Profit Maps Model<br />(An Effective, Simple and Easy to Implement Tool for Profit Improvement and Cost Reduction Using the Profit and Loss Statement)<br />Introduction<br />Improving profits is one of the main objectives of any business, yet most managers do not truly understand how to move beyond the basics of cost-reduction and profit improvement. In fact it is now the new buzz-word in management circles due to the current economic climate.<br />If profit improvement is one of the essential elements of our business strategies and challenges why don’t we develop the ability to focus continuously on profit improvement the same way we focus on marketing, operations and Human Resources? Why don’t cost reduction and the resources and leadership necessary for its success receive management's constant attention?<br />The Profit Maps demonstrates how large corporations, a small business or a single department can improve its profits and reduce costs using the proven approach that is based on team innovation and management.<br />Organizations need to view profit building as a process similar to the processes that drive Marketing, Human Resources and Finance. It is an excellent area where the finance professional can play a leadership role and prove that the Finance function can truly add demonstrable value, the effects of which will be seen in the next profit and loss statement.<br />Typically the company's response to the need to reduce cost is to reduce the workforce. People are laid off in large numbers and dollars are saved-or so it seems. In most situations this is a mistake or merely a short-term solution. The best approach is to give employees a chance to participate in developing cost reduction strategies so that profit improvement is perpetual. In this scenario people are not laid off in large numbers, but instead, better utilized within the organization where they will generate a multitude of creative ideas and effective solutions for profit improvement.<br />Rationale for a New Model<br />As a senior manager and finance professional I have never found a method that deals simply and directly with the concept of profit improvement and cost reduction. There are many books written which do not have a direct impact on how to increase profits. Each time I searched for such a concept or framework in a book or article I was forced to settle for publications on business theories, financial management, operations management or costing. I never found a concept that specifically told me how to take a business, organization, department or team through an easy to use process to achieve cost-reduction or profit improvement using the line items in the profit and loss statement.<br />Who Should Know and Use the Method?<br />Because profit improvement and cost reduction should be every manager’s responsibility I believe this method should to be an effective vehicle for profit improvement and cost reduction within their areas of responsibilities. Anyone concerned with improving profits will find it useful. If every manager and supervisor follows the technique as discussed here, eventually the whole company will be contributing to the process of profit building.<br />Every manager should make it part of their training program. All employees should become aware of the opportunities for cost-reduction that surround them and should actively participate in perpetual profit improvement ideally spear-headed by a Profit Impact Team.<br />The Profit Improvement Paradox<br />In most business conversations only moments pass before some reference is made to improving profits. This is predictable because the main focus of business is to make profits. What is not so predictable is most managers’ limited ability to formulate effective plans for profit improvement. This is what I call as the profit improvement paradox. <br />What are the Reasons for the Profit Improvement Paradox to Exist?<br /><ul><li>Management Distraction- Instead of focusing on profitability and cost-reduction most managers become distracted by other aspects of their business. The factors that contribute to this distraction include new competition, e-strategy opportunities, the need to improve efficiency, market-share strategy, new technology, procedural changes, re-engineering, and yes, even serving the customer.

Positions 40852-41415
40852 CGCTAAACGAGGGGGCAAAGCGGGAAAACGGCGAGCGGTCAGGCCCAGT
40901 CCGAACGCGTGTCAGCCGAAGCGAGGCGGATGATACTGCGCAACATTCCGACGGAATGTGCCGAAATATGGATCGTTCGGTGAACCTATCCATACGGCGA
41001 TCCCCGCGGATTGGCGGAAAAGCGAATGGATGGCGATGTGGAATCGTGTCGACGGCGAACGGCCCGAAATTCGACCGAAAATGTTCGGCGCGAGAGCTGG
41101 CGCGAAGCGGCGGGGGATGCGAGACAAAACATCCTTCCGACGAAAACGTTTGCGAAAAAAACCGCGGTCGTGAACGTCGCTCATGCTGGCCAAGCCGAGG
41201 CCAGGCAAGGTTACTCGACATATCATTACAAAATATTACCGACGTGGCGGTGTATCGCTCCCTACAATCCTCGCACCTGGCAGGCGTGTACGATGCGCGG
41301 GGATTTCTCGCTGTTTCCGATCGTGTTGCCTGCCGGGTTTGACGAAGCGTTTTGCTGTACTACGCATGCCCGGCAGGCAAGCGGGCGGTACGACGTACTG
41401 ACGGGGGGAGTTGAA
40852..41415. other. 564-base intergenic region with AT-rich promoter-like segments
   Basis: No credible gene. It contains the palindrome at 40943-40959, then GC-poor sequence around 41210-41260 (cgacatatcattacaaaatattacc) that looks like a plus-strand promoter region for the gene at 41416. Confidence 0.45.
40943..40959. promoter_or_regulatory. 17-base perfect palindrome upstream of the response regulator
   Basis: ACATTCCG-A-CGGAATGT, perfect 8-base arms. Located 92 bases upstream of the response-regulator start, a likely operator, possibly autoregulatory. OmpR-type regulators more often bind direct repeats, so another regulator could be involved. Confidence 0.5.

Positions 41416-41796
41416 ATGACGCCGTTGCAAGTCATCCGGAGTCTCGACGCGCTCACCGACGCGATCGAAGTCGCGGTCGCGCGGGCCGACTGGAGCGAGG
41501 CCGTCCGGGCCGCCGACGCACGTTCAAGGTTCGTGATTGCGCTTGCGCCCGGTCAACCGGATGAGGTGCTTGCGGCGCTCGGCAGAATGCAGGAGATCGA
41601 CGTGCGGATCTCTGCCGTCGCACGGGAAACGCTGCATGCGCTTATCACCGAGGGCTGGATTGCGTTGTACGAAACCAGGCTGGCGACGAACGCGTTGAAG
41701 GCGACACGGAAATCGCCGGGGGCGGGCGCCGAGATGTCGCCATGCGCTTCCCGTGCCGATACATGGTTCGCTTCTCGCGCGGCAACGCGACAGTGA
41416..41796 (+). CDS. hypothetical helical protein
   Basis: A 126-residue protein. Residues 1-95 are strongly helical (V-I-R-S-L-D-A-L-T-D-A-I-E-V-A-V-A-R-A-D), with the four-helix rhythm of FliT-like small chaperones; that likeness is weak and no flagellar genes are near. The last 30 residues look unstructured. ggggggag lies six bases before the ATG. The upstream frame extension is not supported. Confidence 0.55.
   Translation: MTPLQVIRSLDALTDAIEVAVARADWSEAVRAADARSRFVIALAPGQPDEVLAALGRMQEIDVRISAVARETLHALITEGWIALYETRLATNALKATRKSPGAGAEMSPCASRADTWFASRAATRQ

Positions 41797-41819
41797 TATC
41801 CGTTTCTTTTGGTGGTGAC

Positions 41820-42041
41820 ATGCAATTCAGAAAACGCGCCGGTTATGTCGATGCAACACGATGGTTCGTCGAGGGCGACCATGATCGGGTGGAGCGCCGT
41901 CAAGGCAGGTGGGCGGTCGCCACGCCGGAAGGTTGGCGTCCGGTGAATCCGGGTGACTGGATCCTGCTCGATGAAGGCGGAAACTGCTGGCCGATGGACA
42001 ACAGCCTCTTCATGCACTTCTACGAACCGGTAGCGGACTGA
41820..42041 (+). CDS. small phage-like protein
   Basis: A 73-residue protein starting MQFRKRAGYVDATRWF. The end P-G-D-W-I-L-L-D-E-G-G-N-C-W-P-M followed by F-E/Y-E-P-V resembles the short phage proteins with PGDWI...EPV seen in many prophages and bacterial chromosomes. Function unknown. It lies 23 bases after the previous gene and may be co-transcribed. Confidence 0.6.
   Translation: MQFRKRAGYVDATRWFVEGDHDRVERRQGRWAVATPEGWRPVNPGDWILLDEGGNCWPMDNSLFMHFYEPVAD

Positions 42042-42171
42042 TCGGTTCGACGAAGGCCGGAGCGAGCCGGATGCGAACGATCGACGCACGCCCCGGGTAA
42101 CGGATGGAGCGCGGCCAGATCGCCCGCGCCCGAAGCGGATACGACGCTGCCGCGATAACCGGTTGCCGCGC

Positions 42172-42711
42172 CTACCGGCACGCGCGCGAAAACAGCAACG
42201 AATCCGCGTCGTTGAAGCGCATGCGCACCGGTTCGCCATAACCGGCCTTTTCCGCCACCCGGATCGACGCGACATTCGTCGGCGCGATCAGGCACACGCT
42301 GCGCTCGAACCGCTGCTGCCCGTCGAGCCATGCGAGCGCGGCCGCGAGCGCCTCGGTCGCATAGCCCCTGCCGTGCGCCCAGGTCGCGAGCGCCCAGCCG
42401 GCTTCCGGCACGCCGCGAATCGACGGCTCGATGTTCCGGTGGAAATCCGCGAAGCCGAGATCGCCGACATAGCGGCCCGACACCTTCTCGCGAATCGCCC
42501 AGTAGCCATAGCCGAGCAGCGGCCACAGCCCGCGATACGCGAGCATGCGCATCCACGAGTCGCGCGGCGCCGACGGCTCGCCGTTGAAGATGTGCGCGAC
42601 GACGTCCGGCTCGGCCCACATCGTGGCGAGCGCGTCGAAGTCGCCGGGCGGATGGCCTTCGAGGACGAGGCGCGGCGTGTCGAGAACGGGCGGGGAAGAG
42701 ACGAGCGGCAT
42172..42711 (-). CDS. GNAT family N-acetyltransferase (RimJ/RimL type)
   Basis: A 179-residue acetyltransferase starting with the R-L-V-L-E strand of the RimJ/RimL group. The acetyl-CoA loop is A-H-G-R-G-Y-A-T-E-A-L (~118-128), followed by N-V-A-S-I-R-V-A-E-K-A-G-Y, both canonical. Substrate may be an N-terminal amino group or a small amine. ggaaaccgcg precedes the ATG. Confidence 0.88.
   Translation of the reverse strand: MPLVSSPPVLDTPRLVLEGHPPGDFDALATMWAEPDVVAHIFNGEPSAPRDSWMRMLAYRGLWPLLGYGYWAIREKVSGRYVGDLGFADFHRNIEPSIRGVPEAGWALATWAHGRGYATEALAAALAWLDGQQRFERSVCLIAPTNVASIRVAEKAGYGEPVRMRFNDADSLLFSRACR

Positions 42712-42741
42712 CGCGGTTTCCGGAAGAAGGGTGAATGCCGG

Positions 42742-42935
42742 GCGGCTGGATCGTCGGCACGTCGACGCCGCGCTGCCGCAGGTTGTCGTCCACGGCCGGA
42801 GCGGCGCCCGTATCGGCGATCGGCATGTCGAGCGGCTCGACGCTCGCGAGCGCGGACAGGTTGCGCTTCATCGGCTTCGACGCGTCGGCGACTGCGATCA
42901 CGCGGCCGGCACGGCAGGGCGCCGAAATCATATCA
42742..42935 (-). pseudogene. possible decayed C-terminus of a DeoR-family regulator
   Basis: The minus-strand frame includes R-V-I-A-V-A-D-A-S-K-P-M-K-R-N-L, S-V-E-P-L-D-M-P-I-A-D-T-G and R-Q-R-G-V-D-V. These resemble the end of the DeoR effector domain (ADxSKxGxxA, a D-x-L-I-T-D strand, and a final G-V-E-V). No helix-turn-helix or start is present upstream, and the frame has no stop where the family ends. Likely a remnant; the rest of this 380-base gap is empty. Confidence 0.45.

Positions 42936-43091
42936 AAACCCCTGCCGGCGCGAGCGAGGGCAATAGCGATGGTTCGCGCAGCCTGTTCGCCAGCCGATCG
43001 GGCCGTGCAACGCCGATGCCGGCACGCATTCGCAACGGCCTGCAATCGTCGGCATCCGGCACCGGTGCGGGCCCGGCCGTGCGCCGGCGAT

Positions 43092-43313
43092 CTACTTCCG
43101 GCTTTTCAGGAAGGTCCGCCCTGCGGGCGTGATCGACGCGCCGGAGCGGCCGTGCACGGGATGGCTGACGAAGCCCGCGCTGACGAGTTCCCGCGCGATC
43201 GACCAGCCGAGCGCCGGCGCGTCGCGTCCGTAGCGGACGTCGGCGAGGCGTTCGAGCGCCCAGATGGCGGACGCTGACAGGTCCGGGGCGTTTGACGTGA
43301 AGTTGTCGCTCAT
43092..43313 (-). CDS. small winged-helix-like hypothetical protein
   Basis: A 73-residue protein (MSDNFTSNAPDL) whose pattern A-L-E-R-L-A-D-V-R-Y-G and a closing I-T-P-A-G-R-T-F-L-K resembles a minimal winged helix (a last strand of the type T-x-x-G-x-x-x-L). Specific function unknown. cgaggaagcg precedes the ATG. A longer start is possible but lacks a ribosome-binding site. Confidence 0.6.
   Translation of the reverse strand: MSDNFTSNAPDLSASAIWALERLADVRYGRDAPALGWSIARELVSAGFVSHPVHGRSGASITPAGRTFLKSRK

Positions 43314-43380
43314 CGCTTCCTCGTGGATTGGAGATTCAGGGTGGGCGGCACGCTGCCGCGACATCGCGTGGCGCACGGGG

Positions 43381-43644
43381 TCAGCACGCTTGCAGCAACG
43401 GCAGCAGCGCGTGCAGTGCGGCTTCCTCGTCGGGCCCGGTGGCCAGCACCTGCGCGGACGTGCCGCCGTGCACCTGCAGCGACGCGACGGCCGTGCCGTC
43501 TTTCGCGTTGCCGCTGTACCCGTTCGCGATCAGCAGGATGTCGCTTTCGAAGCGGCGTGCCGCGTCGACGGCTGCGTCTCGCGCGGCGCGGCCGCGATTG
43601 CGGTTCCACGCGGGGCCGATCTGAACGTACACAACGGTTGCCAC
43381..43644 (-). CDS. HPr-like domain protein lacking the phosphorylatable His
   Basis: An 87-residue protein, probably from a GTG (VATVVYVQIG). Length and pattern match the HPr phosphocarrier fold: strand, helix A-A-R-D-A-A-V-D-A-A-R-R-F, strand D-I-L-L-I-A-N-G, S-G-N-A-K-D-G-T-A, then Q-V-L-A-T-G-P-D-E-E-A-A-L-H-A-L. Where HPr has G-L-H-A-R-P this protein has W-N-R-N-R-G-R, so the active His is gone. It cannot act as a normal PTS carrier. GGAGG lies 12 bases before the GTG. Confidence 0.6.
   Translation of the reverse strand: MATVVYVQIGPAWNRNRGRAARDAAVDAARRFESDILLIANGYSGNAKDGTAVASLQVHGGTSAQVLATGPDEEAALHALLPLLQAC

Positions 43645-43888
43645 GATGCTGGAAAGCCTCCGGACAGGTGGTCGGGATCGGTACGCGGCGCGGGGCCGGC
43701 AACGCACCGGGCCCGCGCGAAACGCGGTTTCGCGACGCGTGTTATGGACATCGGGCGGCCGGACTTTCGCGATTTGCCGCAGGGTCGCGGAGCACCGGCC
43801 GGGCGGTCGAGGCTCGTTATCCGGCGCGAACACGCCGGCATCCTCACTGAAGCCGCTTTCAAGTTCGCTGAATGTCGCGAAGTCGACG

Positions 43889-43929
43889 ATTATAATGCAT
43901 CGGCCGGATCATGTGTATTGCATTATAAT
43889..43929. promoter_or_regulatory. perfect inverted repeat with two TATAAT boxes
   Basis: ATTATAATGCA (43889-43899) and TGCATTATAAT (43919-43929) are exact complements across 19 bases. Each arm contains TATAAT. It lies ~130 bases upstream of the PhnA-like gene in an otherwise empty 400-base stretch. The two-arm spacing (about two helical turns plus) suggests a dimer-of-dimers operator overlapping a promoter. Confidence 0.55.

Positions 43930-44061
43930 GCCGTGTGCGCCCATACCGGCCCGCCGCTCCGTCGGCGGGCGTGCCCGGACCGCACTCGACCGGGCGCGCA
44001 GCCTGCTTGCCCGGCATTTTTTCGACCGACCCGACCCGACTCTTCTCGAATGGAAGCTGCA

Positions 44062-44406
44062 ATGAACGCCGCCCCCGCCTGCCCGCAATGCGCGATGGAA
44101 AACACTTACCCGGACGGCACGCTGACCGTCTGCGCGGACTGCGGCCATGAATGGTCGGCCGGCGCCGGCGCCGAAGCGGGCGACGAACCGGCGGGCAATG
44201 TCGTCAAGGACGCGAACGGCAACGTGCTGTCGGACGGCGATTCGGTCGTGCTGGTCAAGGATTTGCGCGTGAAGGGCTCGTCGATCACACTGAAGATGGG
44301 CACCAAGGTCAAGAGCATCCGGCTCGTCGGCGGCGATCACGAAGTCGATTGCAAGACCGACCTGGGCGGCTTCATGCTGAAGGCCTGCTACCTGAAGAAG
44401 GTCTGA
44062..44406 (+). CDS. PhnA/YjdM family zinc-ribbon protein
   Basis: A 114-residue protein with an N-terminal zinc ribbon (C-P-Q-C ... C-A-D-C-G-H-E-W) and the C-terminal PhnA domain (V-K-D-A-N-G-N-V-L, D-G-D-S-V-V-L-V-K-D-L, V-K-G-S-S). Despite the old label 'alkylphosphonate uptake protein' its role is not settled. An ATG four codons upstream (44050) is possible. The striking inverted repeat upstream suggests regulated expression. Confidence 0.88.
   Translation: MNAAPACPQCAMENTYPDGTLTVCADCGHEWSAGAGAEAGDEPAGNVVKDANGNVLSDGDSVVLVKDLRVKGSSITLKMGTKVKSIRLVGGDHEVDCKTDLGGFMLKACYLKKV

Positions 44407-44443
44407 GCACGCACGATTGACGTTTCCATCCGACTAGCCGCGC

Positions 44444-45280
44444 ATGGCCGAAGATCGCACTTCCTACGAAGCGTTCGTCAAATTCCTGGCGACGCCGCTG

Lack of Management Training - As businesses continue to prepare their managers to meet the challenges posed by today’s business environment, they must also earmark adequate dollars for training managers to become more aware of profit improvement scenarios.